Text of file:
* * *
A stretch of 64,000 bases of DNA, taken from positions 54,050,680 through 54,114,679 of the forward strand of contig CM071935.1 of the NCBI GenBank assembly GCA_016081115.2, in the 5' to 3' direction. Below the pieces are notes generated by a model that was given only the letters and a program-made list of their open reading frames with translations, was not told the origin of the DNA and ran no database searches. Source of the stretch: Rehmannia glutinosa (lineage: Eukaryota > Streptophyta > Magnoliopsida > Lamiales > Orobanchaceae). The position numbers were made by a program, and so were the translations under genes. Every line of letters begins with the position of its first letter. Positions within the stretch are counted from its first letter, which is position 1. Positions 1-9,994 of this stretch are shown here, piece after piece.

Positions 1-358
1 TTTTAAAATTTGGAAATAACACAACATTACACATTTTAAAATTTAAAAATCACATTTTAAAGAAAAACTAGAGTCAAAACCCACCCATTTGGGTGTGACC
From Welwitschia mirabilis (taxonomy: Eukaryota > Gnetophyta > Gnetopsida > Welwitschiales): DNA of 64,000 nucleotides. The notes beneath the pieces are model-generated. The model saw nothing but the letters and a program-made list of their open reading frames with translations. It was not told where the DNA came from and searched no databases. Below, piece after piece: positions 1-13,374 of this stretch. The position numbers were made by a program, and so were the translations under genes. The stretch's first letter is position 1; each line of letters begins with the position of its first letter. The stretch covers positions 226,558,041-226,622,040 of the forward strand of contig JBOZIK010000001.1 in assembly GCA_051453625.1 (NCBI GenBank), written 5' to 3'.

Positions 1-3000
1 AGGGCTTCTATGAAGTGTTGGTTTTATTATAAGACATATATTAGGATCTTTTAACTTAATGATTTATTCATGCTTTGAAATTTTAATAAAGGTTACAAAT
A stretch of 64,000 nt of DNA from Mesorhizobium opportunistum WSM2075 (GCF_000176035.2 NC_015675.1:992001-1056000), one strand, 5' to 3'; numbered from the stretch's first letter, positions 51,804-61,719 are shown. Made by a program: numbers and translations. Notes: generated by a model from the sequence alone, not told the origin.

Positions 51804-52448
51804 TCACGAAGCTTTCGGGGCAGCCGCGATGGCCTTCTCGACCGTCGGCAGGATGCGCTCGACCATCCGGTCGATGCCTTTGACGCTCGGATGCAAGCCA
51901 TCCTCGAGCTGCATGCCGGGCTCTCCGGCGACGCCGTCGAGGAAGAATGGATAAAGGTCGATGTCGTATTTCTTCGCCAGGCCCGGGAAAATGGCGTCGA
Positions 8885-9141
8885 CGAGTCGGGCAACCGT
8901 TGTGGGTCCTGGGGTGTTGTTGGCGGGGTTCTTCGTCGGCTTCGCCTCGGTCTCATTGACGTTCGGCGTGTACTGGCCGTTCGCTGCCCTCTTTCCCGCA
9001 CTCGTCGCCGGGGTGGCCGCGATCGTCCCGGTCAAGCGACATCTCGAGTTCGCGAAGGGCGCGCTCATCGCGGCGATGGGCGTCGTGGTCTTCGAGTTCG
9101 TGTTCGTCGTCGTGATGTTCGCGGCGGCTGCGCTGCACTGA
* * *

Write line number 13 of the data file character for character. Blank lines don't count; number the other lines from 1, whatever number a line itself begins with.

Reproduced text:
8901 TGTGGGTCCTGGGGTGTTGTTGGCGGGGTTCTTCGTCGGCTTCGCCTCGGTCTCATTGACGTTCGGCGTGTACTGGCCGTTCGCTGCCCTCTTTCCCGCA